Instead, the Los Angeles chapter of the National Action Network will “pursue a direct dialogue” with Academy of Motion Picture Arts and Sciences president Cheryl Boone Isaacs
Hollywood Blvd. wasn’t as busy on Sunday as the Academy of Motion Picture Arts and Science may have expected, as a previously planned Oscar diversity protest was canceled at the request of “Selma” writer and director Ava DuVernay.
“Upon the request of ‘Selma’ director Ava DuVernay, the Los Angeles chapter of the National Action Network has agreed to forgo our planned protests of the Oscars today and pursue instead a direct dialogue with the Academy of Motion Picture Arts and Sciences via Cheryl Boone Isaacs and Dawn Hudson,” Najee Ali, political director of the organization, said in a statement to the media.
“We continue to be fervent in our mission for expansion and inclusion within the Academy and the motion picture industry as a whole,” Ali continued. “We salute all the artists being celebrated today at the Oscars while demanding an examination of the sidelining and underrepresentation of artists of color and women artists. Art can change the world and the world is more diverse than this year’s honorees. Addressing that disconnect is vital and necessary and will be done.”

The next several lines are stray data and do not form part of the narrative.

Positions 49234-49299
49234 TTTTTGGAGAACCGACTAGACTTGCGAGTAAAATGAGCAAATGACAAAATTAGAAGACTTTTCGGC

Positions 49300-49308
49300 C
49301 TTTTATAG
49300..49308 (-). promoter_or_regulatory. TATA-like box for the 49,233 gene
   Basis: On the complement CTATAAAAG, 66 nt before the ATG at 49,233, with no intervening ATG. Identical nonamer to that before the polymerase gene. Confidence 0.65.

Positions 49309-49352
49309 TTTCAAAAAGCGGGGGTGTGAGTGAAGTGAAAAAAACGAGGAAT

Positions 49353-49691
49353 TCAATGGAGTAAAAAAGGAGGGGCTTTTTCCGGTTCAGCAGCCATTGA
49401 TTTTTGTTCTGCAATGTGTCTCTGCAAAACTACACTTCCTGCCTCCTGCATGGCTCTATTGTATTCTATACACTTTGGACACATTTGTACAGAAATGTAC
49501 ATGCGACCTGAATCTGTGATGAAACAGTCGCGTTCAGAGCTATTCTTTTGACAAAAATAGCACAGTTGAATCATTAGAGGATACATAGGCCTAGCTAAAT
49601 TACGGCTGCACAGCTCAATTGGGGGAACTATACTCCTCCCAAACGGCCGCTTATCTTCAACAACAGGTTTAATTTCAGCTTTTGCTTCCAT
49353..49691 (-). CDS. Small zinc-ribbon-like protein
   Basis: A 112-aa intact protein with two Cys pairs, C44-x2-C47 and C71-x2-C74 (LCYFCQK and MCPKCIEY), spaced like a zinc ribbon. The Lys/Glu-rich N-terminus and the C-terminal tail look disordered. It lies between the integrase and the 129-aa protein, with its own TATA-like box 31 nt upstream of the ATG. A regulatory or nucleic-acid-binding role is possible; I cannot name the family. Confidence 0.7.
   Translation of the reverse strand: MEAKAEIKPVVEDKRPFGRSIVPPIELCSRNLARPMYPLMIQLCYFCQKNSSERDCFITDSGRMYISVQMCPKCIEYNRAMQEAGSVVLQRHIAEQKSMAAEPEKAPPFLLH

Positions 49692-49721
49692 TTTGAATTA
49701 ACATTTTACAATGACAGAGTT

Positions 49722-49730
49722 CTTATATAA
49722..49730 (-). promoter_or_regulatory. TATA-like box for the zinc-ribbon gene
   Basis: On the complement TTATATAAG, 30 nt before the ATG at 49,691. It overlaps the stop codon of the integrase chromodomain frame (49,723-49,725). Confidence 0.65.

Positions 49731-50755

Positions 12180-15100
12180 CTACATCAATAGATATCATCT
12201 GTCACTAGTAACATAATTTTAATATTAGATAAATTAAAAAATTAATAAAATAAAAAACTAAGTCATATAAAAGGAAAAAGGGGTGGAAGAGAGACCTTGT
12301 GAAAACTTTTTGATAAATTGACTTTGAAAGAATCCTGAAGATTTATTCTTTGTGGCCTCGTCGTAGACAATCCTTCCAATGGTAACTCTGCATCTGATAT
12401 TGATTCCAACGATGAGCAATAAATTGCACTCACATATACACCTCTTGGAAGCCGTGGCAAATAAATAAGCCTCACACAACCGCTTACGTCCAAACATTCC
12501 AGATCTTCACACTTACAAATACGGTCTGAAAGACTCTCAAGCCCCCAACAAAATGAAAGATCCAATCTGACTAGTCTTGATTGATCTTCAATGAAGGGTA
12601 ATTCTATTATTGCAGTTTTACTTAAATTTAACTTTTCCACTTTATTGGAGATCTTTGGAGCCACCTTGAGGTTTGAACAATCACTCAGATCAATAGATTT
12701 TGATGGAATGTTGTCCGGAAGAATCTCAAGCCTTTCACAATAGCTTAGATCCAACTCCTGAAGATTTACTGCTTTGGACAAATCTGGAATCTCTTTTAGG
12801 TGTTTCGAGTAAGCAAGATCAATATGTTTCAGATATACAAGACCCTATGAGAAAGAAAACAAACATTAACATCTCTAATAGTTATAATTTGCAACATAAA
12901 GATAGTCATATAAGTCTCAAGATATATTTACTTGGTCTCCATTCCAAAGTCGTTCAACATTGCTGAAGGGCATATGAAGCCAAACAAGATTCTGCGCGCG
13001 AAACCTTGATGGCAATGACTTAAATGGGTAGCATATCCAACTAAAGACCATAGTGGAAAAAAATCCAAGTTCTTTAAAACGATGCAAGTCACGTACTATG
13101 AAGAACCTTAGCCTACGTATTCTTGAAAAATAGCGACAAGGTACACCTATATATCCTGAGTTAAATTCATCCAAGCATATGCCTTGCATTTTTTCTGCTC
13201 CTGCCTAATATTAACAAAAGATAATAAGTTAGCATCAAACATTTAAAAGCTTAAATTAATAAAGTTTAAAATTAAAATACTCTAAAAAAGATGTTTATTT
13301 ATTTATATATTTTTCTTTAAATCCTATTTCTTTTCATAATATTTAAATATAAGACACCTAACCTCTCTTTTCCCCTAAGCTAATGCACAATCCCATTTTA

Other groups that were involved in the canceled event included the Los Angeles Urban Policy Roundtable and the Southern Christian Leadership Conference.
This year’s Oscar nominations, which include 20 white acting nominees, sparked controversy, with the hashtag #OscarsSoWhite gaining traction on social media.
Earlier this week, Congressman Tony Cardenas entered the debate with a letter to AMPAS president Cheryl Boone Isaacs. In the letter, Cardenas lamented the fact that “such a revered American institution fail[s] to fully reflect our nation.”
DuVernay’s “Selma,” which dramatized a 1965 civil rights march led by Dr. Martin Luther King, Jr., lost to “Birdman” in the Best Picture category. When DuVernay did not receive a Best Director nomination and star David Oyelowo was not nominated for Best Actor, many perceived the exclusions as snubs.